Note. The following article was copied from the 1901
Dallas Daily Times Herald. It depicts a very graphic account of vigilante
justice which occurred in Corsicana, but was not uncommon anywhere in the US
during the turn of the century. This article is posted with some reservations
but I feel it is important to understand the issues, events, and emotions of the
times as part of seeing the whole picture of our past. John's
Valley Younger's Obituary were posted in the Athens
Review and was submitted Feb 2003 by Janet Cook. See also the
account from the Decatur Illinois paper.
THE CORSICANA NEGRO BURNED AT THE STAKE
John Henderson, after being taken from the officers and carried across the
country a distance of forty-five miles, made a full confession to the murder of
Mrs. Younger, narrating all the horrible details, and was burned to death by
citizens of the community where the the outrage occurred.
Special to the Times Herald:
Corsicana, Tex., March 13. - John Henderson, the negro who murdered Mrs.
Conway Younger, near this city last morning at 7 o'clock and landed in jail for
safe-keeping. Six of the leading citizens of this county effected the
capture, acting in behalf of the citizens of Navarro County.
Henderson had been confined in the Belton jail and the officers were
taking him to Fort Worth, Sheriff Baker, of Waco, refusing to receive him.
The telegraph wires had been tapped at Hillsboro, and the citizens' posse was
constantly informed of the movements of the officers with Henderson. the
train was boarded at Hillsboro and no attempt wa made to capture Henderson until
near Itasca. When the party started to enter the car the conductor tried
to prevent them and tried to run to Fort Worth without a stop. He was
treated roughly and the men entered the car and secured the prisoner and the
officers in charge. A Johnson county officer pulled a revolver on the
committee, but was disarmed before he could shoot. After a lively fight
the committee compelled the officers in charge of Henderson to accompany them
across the country, a distance of forty-five miles, to
horses and teams at Frost.
Henderson made no protest when captured and, although he knew that a
probable death awaited him, gave no sign of fear. The negro made a full
confession after arriving here, telling how he went to the Younger home and of
the attempt at assault; how Mrs. Younger fought for her honor; how, finally
angered at her resistance, he attacked her with his knife; how the two children
screamed in affright when they saw their mother's life blood crimsoning the
walls and floors of the room, and how Mrs. Younger fell across the door step.
He then fled, but, looking back saw his victim staggering down the road
aimlessly, falteringly, and she fell and lay still, then he turned and ran.
The first train this morning on the Cotton Belt from Hillsboro was
so crowded it could carry no more. Runners were sent over the county
announcing the arrival of Henderson here and all the morning people have been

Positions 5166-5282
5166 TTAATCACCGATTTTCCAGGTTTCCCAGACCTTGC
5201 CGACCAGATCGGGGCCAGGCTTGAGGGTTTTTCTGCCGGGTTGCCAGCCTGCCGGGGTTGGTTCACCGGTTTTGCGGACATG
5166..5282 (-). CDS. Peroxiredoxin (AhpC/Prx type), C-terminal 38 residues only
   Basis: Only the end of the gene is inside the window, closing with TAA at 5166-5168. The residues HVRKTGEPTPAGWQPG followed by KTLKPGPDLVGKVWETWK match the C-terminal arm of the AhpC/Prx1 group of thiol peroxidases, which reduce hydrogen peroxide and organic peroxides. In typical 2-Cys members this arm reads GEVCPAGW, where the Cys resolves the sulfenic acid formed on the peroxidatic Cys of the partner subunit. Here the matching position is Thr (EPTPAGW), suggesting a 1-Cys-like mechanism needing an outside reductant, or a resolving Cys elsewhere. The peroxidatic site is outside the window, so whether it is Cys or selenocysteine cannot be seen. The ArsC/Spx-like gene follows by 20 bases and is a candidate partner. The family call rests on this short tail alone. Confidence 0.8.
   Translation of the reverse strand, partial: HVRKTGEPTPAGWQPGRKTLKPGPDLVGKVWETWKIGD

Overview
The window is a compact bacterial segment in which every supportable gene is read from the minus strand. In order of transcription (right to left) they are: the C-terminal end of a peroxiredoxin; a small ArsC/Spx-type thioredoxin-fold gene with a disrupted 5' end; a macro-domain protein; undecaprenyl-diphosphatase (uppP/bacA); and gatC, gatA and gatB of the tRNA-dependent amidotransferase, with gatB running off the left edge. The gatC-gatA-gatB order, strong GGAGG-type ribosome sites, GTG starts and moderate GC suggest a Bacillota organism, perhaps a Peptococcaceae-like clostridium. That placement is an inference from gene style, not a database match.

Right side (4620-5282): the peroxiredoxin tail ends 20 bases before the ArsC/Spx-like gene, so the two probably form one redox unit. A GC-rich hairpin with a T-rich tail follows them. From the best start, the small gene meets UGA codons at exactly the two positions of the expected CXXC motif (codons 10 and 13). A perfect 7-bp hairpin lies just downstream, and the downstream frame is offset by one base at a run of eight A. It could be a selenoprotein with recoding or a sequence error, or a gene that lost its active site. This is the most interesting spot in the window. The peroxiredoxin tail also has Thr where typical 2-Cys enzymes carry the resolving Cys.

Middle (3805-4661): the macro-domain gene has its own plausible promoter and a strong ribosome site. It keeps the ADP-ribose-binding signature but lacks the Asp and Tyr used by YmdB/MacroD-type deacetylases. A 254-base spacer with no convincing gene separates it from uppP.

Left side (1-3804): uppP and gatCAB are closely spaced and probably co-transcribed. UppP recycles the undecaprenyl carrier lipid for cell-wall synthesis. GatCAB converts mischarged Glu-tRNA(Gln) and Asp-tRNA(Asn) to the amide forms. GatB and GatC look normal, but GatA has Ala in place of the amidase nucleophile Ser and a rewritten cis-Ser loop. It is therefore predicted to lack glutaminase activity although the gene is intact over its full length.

swarming into the city to take part or witness the execution of the
penalty to be inflicted on the negro.
After his confession it was decided to burn him at the stake at 2 o'clock,
but news was received of the rangers and troops en route from Dallas due here at
12 o'clock and hurried preparations were made to anticipate interference.
A railroad rail was driven into the ground at the corner of the court
house lot and boxes and wood piled around it and saturated with oil.
The crowd had increased to about two thousand; at 11 o'clock about forty
made a rush from the jail across the street to the court house. In their
midst was the negro, handcuffed. The men formed a circle, holding on to a
chain which completely surrounded Henderson, to prevent any attempt of the
enraged people to get him and tear him to pieces. They rushed to the pile
of wood prepared for the fire and fastened the negro to the iron rail with wire
and chains. Cans of oil were dashed over his clothes and dozens of lighted
matches touched to the inflammable material. At that time the fire bell
was rung and the stores of the city were deserted and the streets were full of
men rushing to the courthouse to witness the burning.
Just before the pile was fired Conway Younger, husband of the murdered
woman, jumped at Henderson and slashed him across the face with a knife.
As the flames encircled the negro and ran over his clothing, the crowd yelled
and Younger again attempted to cut the murderer with his knife.
At no time during the burning did Henderson give any indication of pain or
suffering. He rolled his eyes so as to get a glimpse of the sea of angry
faces which surrounded him and his hands moved slightly.
It was about ten minutes before he was dead, during which time the
movements of his hands were becoming feebler.
At no time did he make any outcry, other than a groan.
At 11:30 Lee French, husband of the victim of the negro, Anderson Norris,
who beat her to death with a piece of Iron pipe last November, and who was taken
from the jail here last week by the officers and carried to a place of safety,
climbed a tree and made an impassioned speech to the crowd asking them to help
him get the murderer and deal with him as they had just dealt with
Henderson. The crowd yelled back that they would assist.
The northbound Central train, arriving here at 12 o'clock, was crowded
with people from the southern part of the county, who expressed disappointment
at being too late. No militia were on the train.
CORSICANA IS QUIET AFTER THE BURNING
Intense Excitement has Given Way to a Peaceful Calm
WAITING GOVERNORS ACTION
All Interested in What Major Sayers May Do - Some Additional Details of
the Awful Event
Special to the Times Herald: